Financial advisors come in many forms but they are there to possibly help you and your family make correct and responsible financial decision. Some specialize in estate planning, some specialize in cash flow management and a lot of them handle protection and investment planning. They have varying degrees of education and experience and as such responsibility should be taken when selecting one.
As I have stated, I constantly read WSJ.com’s Personal Finance Section online, I find that their articles are usually interesting and informative; well tonight I read an article which was neither. It was titled, “How to Steer Clear of Shady Advisors” written by Mary Pilon. It was obviously (in my humble opinion) written by Ms. Pilon to be a direct response to people worrying about the Madoff situation.
For the benefit of those of you who have live underneath a rock,Wikipedia succinctly offers what is going on,
Madoff was arrested by the FBI on December 11, 2008 on criminal charges of securities fraud, turned in by his sons after he allegedly told them that his business was “a giant ponzi scheme.” The alleged behavior involves an asset management unit of his firm, rather than the better known market making unit.
The criminal complaint alleges that investors lost $50 billion because of the scheme. He was charged with a single count of securities fraud. Madoff was released on the same day of his arrest after posting $10 million bail. He faces up to 20 years in prison and a fine of $5 million if convicted. According to the SEC, Madoff confessed to an FBI agent that there was “no innocent explanation” for his behavior, and that he “paid investors with money that wasn’t there”. His attorney stated that he “will fight to get through this unfortunate set of events.”
Well, Ms. Pilon attempts to offer 5 “gems” how to avoid this sort of fraud.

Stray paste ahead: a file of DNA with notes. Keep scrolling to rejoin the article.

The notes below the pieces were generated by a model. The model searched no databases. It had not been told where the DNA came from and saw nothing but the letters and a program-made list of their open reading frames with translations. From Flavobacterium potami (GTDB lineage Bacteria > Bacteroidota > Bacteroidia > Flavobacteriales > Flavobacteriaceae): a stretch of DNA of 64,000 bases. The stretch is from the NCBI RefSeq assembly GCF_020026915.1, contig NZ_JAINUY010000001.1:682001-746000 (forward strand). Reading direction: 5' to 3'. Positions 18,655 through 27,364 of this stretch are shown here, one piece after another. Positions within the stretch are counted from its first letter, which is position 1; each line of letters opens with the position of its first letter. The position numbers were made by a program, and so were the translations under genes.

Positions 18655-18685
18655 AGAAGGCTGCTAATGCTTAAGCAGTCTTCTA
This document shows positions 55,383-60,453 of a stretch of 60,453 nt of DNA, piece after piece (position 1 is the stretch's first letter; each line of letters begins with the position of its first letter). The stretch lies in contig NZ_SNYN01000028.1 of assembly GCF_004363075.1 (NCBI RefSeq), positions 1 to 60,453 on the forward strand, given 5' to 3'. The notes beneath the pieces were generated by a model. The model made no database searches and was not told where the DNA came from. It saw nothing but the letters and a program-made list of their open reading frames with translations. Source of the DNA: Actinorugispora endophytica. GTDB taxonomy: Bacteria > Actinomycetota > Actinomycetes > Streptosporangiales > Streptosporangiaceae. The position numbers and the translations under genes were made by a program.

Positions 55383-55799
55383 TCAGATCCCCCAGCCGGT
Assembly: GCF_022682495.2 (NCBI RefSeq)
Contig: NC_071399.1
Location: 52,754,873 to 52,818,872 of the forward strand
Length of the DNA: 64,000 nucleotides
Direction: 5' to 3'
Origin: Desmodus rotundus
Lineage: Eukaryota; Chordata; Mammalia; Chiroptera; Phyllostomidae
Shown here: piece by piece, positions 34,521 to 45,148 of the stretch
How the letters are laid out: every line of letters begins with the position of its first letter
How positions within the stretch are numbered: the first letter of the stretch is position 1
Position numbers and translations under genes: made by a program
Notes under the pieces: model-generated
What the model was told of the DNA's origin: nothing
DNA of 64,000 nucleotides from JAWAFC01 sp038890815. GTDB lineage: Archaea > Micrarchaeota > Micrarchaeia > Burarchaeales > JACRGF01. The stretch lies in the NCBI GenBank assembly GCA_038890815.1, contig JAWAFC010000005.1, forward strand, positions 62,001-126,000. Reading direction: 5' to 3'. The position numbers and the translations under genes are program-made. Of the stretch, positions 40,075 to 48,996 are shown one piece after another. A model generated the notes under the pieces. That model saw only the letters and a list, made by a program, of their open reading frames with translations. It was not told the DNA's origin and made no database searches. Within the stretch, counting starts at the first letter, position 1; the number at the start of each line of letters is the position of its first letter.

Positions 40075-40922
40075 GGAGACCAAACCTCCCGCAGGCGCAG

First, I’d like to point out some of the effected institutional clients:
- Fairfield Greenwich Advisors, $7.50 billion
- Tremont Capital Management, $3.30 billion
- Banco Santander, $2.87 billion
- Bank Medici, $2.10 billion
- Ascot Partners, $1.80 billion
- Access International Advisors, $1.40 billion
- Fortis, $1.35 billion
- Union Bancaire Privée, $1.00 billion
- HSBC, $1.00 billion
- Natixis SA,
- Carl J. Shapiro,
- Royal Bank of Scotland Group PLC,
- BNP Paribas, BBVA,
- Man Group PLC,
- The Carl and Ruth Shapiro Family Foundation ($145 million invested),
- Yeshiva University ($100-$110 million),
- the Elie Wiesel Foundation ($37 million),
- The Jewish Federation of Greater Washington ($10 million),
- North Shore-Long Island Jewish Health System ($5.7 million)
Further, I personally know a few investors who were effected (either through my personal relationships with people or through my employment) and these people are beyond intelligent. So the idea that the 5 gems provided by Ms. Pilon could protect you, is simply ridiculous.
WSJ’S 5 Ways to Avoid Shady Advisors
Regardless, lets go through them:
- Be wary of guaranteed returns.
- Reputation and referrals aren’t enough
- Demand transparency
- Make sure you get a statement from your adviser’s firm, not your adviser
- Get it in writing
Guaranteed returns is absolutely something you should be scared of, but people should be remember that guaranting results is illegal so RUN if u are hearing guaranteed stock returns. However, if your advisor is spouting guaranteed returns on an annuity or similar product he or she may not be committing a crime and could be trying to keep you relatively safe. Just make sure you understand the advice being given before assuming your advisor is trying to get you involved in a scheme.
Next we have, “Reputation and referrals aren’t enough” How does she support this?
But don’t make a decision based on the good things you hear. Check credentials and verify certification with the Financial Industry Regulatory Authority (Finra), which issues licenses for financial advisers.
You should seek out other information, too. The U.S. Securities and Exchange Commission (sec.gov) lets you search Investment Adviser Public Disclosure forms online, which give information about advisers’ business affiliations and any disciplinary actions. Finra also has background information on approximately 660,000 currently registered brokers and 5,100 currently registered securities firms. The information on both the SEC and Finra sites are available at no cost to the public.
Ummm….someone correct me if I am wrong Madoff was clean until he turned himself in? Don’t be so untrustoworthy! Demand Transparency is very fair advice normally, but in the Madoff case, he told people they could walk if they wanted more info! How do you demand transparency? Has anyone ever looked at their statement? Granted it is not as confusing as lets say a Will, but come one those things are a pain! The writing part is pretty valid – you should have a meeting where the advisor and you talk about your goals and objectives and that info should be written.
Its not that Pilon’s recommendations are horrible, its just that the article struck a nerve because you can tell that it was written in haste, without any real research.